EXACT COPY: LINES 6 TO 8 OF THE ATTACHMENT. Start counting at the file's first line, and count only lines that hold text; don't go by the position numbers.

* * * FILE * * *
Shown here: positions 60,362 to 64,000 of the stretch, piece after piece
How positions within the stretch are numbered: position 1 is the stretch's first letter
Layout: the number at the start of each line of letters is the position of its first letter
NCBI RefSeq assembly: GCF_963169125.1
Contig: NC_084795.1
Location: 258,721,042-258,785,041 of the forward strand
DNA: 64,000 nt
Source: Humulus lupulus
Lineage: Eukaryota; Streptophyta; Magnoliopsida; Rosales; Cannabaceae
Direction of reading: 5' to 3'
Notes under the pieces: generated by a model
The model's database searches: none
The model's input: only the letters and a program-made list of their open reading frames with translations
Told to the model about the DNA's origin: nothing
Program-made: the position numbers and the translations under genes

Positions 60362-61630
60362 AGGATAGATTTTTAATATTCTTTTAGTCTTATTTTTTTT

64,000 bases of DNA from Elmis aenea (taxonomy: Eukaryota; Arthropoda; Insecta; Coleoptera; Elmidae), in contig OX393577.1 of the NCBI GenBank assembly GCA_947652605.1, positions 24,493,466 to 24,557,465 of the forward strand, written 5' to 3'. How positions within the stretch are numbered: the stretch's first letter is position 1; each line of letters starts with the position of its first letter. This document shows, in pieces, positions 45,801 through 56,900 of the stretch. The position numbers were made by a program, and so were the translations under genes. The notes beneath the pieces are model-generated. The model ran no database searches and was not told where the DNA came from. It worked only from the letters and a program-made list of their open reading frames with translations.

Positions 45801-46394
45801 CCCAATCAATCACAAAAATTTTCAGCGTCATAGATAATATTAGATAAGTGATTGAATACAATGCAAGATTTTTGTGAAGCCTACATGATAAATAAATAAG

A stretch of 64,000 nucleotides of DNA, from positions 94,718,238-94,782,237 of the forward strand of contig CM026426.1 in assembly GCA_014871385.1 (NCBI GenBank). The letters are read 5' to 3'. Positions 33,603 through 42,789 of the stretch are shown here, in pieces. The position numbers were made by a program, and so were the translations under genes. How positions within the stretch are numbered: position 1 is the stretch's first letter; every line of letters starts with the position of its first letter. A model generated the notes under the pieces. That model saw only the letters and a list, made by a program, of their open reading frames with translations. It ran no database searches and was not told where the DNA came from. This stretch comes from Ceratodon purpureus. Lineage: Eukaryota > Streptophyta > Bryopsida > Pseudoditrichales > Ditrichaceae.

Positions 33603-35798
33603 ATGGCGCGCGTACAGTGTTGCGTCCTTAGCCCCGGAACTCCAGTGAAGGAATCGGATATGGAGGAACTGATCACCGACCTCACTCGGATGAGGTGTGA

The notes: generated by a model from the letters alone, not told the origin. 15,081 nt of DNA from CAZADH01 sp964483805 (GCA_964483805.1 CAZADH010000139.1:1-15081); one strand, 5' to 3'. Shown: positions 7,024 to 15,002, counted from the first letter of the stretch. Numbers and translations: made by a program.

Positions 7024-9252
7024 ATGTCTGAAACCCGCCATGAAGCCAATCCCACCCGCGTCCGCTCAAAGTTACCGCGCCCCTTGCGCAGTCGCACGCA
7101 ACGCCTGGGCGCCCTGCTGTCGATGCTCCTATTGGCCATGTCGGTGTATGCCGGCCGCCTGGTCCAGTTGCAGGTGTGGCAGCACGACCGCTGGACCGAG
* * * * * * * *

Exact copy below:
Location: 258,721,042-258,785,041 of the forward strand
DNA: 64,000 nt
Source: Humulus lupulus